As a social enterprise, proceeds from kinSHIFT go to support the empowerment work that IndigenEYEZ does with local youth and communities. Our vision is a world in which Indigenous peoples are living an intergenerational legacy of well-being. Our work is guided by principles of interconnectedness and responsibility to one another and to the land. Our innovative trainings combine cutting-edge practices in community building, the arts, and land-based methodologies to instill skills that support healthier relationships and increased capacity to come together for the wellbeing of all. Since our first workshops, we have reached more than 9,000 youth and adults through 200+ workshops and 30 youth camps.
Frontline worker Heather Adamson shared this feedback about an IndigenEYEZ workshop in Penticton: “I have spent much time reflecting on the experience and what I learned from you, from others, and from myself in those two days. It was a transformative experience and I continue to be inspired by what I heard and felt in that room.”
A youth participant at one of our summer camps shared: “This experience reminded me of where I come from. I felt so much pride for my culture and being First Nations. My life will be different because of all the love at this camp that gave me so much confidence.”
Natalie Chambers teaches Indigenous Studies at OC—she is a settler whose husband and children are Syilx. She has participated in IndigenEYEZ trainings and more recently, as an associate facilitator with KinSHIFT workshops. “For the past 20 years, I’ve been trying to engage settlers in discussions about whose homelands we live on and continue to occupy, and to raise awareness of colonial violence and Indigenous Peoples ongoing resistance and resilience.”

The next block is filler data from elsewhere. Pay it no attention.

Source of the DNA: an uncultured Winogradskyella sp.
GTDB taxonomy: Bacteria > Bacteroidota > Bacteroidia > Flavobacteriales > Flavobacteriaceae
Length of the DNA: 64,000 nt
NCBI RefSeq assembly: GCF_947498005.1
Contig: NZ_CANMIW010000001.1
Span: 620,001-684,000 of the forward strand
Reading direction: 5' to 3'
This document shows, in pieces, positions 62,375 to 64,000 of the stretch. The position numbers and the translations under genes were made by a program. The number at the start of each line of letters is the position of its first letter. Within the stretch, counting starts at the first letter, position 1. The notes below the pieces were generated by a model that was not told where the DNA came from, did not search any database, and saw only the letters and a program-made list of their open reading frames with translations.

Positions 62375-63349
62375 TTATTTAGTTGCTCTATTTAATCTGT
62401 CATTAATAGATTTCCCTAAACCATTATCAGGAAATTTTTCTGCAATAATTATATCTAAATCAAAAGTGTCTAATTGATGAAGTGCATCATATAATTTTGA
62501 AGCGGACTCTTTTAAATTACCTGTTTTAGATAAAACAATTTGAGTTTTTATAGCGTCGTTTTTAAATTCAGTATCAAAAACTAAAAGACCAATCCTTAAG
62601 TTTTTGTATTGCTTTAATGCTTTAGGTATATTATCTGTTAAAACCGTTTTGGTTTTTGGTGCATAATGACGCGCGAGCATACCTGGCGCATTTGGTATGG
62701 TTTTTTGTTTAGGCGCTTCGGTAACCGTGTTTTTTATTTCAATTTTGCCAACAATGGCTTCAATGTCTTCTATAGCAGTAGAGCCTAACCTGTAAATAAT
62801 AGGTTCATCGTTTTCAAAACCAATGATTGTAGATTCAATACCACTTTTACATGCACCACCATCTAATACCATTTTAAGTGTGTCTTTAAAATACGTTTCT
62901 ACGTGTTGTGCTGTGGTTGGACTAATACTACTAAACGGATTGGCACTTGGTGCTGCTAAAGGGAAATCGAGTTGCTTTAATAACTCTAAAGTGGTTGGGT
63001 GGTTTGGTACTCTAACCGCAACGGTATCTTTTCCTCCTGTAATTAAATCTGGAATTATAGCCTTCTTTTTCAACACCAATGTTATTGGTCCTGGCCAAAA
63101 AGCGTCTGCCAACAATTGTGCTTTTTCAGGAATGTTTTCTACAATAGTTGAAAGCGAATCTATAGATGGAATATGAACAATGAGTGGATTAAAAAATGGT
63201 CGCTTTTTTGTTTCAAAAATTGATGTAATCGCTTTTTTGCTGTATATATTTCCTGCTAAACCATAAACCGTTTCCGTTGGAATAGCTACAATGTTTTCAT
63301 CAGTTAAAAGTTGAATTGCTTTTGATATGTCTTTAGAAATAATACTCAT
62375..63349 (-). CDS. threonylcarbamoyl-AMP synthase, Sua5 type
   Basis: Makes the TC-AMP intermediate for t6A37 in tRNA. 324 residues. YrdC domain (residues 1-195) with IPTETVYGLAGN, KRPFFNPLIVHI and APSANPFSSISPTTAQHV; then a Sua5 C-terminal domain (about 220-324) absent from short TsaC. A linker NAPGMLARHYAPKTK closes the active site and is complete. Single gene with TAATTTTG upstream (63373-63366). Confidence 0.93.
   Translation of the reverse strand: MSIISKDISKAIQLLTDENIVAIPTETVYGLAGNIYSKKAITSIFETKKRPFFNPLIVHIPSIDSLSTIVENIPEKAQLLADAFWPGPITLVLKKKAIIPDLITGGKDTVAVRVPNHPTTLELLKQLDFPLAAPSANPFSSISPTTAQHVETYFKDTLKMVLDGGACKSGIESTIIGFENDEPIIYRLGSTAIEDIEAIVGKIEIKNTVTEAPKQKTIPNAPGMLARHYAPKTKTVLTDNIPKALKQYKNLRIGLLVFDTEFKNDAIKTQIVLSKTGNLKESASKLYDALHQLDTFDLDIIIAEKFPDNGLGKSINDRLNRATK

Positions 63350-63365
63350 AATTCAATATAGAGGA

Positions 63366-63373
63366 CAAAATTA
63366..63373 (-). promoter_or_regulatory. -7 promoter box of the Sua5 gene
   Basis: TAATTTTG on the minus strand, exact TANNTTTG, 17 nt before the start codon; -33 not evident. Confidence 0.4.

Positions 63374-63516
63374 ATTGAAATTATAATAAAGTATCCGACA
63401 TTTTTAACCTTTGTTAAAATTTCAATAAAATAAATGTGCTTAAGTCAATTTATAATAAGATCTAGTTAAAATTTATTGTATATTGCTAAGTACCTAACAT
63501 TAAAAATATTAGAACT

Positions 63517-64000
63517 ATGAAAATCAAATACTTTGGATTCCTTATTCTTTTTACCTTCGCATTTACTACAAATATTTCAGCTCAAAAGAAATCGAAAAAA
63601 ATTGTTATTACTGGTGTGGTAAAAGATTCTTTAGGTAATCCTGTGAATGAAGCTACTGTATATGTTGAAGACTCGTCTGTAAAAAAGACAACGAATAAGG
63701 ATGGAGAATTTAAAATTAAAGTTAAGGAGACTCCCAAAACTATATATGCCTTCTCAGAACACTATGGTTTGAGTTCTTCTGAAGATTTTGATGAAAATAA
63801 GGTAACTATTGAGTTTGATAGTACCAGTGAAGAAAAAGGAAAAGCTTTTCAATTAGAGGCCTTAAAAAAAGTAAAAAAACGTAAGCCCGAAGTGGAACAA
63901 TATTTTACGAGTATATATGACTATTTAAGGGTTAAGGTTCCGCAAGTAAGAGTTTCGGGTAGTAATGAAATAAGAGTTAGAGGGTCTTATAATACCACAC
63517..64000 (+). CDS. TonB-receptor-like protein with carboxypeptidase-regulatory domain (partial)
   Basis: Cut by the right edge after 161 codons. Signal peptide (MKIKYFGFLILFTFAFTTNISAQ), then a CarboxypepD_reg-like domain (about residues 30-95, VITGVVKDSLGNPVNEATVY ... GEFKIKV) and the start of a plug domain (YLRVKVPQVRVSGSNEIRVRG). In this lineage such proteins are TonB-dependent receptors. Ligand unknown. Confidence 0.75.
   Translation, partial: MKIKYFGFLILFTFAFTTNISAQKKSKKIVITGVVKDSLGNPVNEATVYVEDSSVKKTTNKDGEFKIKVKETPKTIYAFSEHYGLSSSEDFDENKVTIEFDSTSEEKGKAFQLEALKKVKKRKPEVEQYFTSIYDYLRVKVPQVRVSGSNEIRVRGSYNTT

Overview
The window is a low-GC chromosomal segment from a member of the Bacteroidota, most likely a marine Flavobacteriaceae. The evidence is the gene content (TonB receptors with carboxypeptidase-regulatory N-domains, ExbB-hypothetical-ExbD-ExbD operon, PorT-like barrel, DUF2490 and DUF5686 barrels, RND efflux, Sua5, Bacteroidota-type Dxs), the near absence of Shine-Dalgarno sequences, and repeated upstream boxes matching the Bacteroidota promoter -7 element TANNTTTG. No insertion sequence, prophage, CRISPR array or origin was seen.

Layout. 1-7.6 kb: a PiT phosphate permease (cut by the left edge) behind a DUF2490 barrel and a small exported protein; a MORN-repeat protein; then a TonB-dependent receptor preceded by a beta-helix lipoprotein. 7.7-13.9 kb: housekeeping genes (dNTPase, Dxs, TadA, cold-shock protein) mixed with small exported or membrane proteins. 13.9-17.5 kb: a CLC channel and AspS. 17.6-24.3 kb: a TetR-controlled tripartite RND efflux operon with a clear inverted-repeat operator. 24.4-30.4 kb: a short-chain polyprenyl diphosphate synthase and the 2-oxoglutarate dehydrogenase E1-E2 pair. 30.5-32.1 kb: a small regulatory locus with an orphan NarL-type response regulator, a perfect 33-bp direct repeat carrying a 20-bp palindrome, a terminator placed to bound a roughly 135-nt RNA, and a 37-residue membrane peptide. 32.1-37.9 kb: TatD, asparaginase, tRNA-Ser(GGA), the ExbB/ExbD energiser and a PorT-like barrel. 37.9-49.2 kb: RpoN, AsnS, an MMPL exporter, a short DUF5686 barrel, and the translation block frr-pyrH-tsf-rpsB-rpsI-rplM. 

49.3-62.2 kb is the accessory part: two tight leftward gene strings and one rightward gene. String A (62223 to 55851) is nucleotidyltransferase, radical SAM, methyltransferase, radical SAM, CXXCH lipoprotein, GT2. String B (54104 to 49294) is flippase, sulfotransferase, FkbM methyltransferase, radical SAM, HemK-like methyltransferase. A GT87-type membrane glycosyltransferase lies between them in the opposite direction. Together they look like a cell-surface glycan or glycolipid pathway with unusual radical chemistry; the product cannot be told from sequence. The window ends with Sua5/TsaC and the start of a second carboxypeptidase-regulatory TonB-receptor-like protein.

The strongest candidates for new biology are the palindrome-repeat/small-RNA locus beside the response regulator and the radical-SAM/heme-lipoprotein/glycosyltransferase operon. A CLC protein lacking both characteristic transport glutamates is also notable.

“With KinSHIFT, participants are gently invited to reflect on and reconnect to relationships and reciprocal responsibilities to Indigenous Peoples and homelands in a way that is deeply moving and profoundly authentic. Workshops invite settlers to engage a deeper understanding of what it means to be a settler, and to explore how implicit bias, power, and privilege continue to reproduce colonialism today. I would love to see all faculty, staff and employees at OC experience this shift.”
Limləmt | Thank you,
As Program Director of IndigenEYEZ, Kelly is known for her energizing, out-of-the-box workshops. Coming from a mixed heritage, Kelly has been bridging distinct worlds all her life, weaving together the strengths of her Syilx and European ancestry. She brings 30 years of community development at the community, nation, and provincial levels.
Kelly is focused on the role of relationships in systems change and is sought out for her capacity to help deepen relations at a time in history when connections across differences are essential. Kelly has a BSW, Executive Coaching Certification, and extensive training in Creative Facilitation through Partners for Youth Empowerment (PYE Global). She lives in her family’s ancestral home on the Blind Creek Reserve in Syilx territory in the South Okanagan-Similkameen.